The game already features bot training and a spectator mode, but what other systems could Riot implement to acclimate new players? His answer surprised me: The problem isn't the learning curve, it's the community.%Gallery-163142% "There's a couple things we don't mess around with, and one of them is [the] integrity of the game," George tells me, in response to a question about cheating in League of Legends. Integrity is about more than cheating, however, and one of the most important things that Riot monitors is how people behave in the game. "Here at the regional EU finals, we actually had to make a pretty touch decision, and we actually had to ban a player from one of the teams prior to the tournament."
As it turns out, the League of Legends tribunal – Riot's community peer review system – had recommended that the player in question be banned from the game. "And we went and we hand-reviewed his record and everything, and yeah, he's got some marks against him in the tribunal for bad behavior in games." It's not easy to tell a team that one of its teammates can't play in a tournament, he said, especially with real cash prizes on the line. The simple fact, however, was that the player wasn't upholding the standards that Riot has set for League of Legends.
That standard actually plays into Riot's plans for improving the game for new players. The biggest challenge, he says, has nothing to do with learning the rules. "When you get into a game, it's not that you can't learn the rules or they're impossibly difficult. It's that sometimes, occasionally, you'll have somebody in the game who's not very interested in helping you, and is actually interested in making sure you don't have a good experience, or isn't very understanding that you're a new player," George says.
"And I actually think that's a far better problem to solve in the immediate term." Learning the rules and becoming accustomed to League of Legends isn't difficult, he said. "Imagine you can do that with a group of helpful people, as opposed to people who are complaining about X, Y or Z."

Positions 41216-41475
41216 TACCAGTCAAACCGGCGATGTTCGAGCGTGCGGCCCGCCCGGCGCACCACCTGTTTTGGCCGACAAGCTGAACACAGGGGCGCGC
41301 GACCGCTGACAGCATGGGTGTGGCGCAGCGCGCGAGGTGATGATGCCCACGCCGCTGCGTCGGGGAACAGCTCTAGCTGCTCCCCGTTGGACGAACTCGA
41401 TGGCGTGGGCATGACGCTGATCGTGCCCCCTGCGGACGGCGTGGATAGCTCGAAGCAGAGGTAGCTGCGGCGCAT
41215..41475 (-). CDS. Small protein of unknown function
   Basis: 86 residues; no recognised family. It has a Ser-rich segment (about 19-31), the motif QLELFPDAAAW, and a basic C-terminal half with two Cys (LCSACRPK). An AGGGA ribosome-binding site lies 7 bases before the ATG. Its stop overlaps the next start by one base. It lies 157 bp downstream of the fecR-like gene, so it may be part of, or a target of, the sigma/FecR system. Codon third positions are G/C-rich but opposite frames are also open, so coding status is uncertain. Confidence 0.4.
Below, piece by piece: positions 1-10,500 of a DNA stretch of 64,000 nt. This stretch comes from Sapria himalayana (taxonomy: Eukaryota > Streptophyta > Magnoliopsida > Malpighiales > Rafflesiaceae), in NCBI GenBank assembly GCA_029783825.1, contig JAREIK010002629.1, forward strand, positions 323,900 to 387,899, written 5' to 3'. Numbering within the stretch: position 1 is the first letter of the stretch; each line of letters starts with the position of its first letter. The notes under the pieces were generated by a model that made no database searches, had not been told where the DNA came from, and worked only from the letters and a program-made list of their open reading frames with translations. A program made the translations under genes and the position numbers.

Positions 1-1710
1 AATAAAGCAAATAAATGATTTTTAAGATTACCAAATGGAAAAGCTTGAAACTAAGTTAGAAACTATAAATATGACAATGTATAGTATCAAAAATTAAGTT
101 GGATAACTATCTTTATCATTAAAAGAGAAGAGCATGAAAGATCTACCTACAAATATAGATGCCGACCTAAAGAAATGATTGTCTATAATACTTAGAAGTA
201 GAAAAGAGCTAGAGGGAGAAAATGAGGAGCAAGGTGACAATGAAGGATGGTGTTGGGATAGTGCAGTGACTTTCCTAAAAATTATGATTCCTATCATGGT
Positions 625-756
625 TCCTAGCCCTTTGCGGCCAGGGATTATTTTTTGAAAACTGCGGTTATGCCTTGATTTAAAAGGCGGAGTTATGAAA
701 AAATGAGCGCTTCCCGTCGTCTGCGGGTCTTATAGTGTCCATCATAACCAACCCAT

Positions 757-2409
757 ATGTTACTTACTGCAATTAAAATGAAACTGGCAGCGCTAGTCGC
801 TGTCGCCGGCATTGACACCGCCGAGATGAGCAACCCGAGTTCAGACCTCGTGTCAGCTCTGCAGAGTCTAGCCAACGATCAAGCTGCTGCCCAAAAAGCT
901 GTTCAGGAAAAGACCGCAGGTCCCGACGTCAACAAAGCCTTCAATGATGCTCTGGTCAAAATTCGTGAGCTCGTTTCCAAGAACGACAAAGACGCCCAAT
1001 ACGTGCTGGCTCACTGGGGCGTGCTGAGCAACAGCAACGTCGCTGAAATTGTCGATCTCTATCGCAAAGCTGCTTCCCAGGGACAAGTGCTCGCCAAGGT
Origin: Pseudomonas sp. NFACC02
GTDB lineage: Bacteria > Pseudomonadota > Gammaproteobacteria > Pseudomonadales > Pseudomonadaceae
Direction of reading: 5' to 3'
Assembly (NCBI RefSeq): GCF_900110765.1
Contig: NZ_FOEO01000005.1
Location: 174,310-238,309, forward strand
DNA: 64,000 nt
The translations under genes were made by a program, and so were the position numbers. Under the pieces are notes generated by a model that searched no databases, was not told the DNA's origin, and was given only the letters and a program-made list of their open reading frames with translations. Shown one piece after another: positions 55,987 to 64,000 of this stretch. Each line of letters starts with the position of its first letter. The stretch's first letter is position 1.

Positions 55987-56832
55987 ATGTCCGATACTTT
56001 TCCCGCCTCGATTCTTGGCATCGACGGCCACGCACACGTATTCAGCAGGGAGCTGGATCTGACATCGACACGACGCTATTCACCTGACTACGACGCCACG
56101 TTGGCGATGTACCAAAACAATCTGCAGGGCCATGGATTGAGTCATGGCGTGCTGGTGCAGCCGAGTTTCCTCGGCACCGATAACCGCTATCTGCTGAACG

George acknowledges that those people exist – League of Legends is an online game full of anonymous players, after all – but Riot is working to "actively try to fix" the problem. "We think it's a two-pronged approach. Remove the people who aren't interested in being a good community member, and also encourage people, or highlight people who already are."
It sounds like an amorphous goal, but Riot sees it as something tangible. The studio has a dedicated team known as Player Behavior and Justice ("lovingly called PB&J," George says). "Their mission is to get the bad players out of the game and encourage everybody else to be a better sportsman in the community." The team tracks a number of statistics, including the percentage of "toxic games" that a player is likely to encounter. George added that Riot is planning to start talking more about its community issues in the coming months, noting that the studio has actually hired some PhDs – a cognitive neuroscientist and a behavioral psychologist – to help with the initiative.
"I think that's the approach to take there," he says, reiterating that the key to helping new players doesn't lie in changing the systems in League of Legends, but rather in improving the community. Once that problem is solved, Riot can start thinking about how to optimize the ruleset. No matter how streamlined those rules become, he says, a "negative experience" will ruin the game every time.